While every patient at Shriners Hospitals for Children receives a personalized care plan tailored to meet their individual needs and goals, generally, treatment for arthrogryposis may include splints, casts, orthotics and/or surgery, as well as an intensive program of physical and occupational therapy dedicated to helping kids achieve maximum mobility and independence. Finding support from others with similar experiences can also be invaluable. Harold van Bosse, M.D., orthopaedic surgeon at Shriners Hospitals for Children — Philadelphia, is on the board of directors and is medical advisor to Arthrogryposis Multiplex Congenita Support, a support group for families living with AMC. “The peer-to-peer support that families gain is phenomenal,” he said. “Arthrogryposis may be an uncommon condition, but with this support group available throughout the U.S. and abroad, families are brought together by the commonality of arthrogryposis.”
Research efforts to find answers
As a rare disease, arthrogryposis is not often represented in research. Shriners Hospitals for Children has begun a four-year multisite research effort to establish a registry that will serve as the foundation for providing innovative and evidence-based therapies.
The information from the registry will help answer important questions about the different kinds of arthrogryposis, how these conditions affect children and what kinds of treatments may be effective. The data collected will advance our knowledge of early detection, effectiveness of treatments and genetic causes. With its multicenter, collaborative approach, the study will be able to recruit a large number of patients with this rare condition, making the data extremely meaningful. See more about the research centers involved in this effort on page 8.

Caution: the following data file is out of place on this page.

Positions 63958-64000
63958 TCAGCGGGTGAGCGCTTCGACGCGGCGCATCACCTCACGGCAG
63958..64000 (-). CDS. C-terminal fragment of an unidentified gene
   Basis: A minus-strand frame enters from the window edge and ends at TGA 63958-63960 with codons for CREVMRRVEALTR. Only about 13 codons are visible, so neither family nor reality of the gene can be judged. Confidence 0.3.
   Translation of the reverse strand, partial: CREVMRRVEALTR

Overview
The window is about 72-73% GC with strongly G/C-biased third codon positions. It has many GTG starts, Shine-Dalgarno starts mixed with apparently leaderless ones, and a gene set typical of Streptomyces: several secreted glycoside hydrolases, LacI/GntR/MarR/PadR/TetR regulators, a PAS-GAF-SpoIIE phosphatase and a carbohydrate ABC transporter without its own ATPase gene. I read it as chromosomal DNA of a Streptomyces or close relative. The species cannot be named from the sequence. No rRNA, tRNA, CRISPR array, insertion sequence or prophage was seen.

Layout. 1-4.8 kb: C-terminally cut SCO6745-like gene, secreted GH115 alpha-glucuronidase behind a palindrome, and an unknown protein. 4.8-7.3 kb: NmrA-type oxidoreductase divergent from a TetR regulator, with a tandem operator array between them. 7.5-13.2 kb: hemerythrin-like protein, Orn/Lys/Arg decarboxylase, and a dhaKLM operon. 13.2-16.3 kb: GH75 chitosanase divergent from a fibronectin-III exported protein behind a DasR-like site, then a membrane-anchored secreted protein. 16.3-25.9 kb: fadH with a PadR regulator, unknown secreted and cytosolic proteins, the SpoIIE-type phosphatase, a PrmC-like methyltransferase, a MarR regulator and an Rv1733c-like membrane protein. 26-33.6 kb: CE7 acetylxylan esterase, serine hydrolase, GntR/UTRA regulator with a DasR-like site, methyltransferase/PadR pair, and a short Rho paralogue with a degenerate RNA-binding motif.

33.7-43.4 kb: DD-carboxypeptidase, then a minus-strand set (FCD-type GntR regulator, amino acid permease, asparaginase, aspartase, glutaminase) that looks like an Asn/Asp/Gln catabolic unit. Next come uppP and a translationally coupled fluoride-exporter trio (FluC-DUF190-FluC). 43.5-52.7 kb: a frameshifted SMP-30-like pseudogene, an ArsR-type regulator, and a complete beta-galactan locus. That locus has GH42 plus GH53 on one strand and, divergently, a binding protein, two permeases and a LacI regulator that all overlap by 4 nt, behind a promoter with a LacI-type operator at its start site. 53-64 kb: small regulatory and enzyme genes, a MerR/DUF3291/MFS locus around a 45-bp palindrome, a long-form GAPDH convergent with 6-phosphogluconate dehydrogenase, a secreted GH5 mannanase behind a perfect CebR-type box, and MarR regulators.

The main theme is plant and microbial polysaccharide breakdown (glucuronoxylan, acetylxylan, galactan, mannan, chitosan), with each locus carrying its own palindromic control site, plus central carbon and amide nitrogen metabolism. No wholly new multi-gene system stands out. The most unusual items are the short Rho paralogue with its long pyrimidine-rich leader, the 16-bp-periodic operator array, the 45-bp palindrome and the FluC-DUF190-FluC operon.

Woman with AMC Joins Research Effort
Jennifer, who is studying bioinformatics and computational biomedicine at Oregon Health and Science University, was born with AMC. She has joined the research team at Shriners Hospitals for Children — Portland as a student researcher and will be studying this condition.
Jennifer moved to Portland to work with Ronen Schweitzer, Ph.D. Dr. Schweitzer, interim director of research at the Portland Shriners Hospital, is a leader in tendon development and tendon biology research. Since AMC is a condition defined by joint contractures, these studies are incredibly applicable to the study of arthrogryposis.
“I was really struck by Jennifer’s positive energy and how fiercely independent she is,” said Dr. Schweitzer. He said the Shriners Hospitals for Children system is the ideal place for Jennifer to conduct her research. “Very little is known about arthrogryposis,” he said. “While it’s a rare condition, we currently have close to 3,000 active patients (in the Shriners health care system) who have arthrogryposis. While she’s here, she’ll be in an environment that will allow her to work in both clinical and fundamental research and have access to system-wide AMC initiatives at Shriners Hospitals.”
As for Jennifer, she is thrilled to be part of the Shriners Hospitals family. “As someone who understands this condition on both a scientific level and a personal level, my hope in joining Shriners Hospitals is to be able to bridge the scientific community and the patient community as we work toward the goal of developing treatments,” she said.
TO LEARN MORE about arthrogryposis, visit amcsupport.org.
TO LEARN ABOUT obtaining care at Shriners Hospitals for Children, visit shrinershospitalsforchildren.org/shc/refer-a-patient.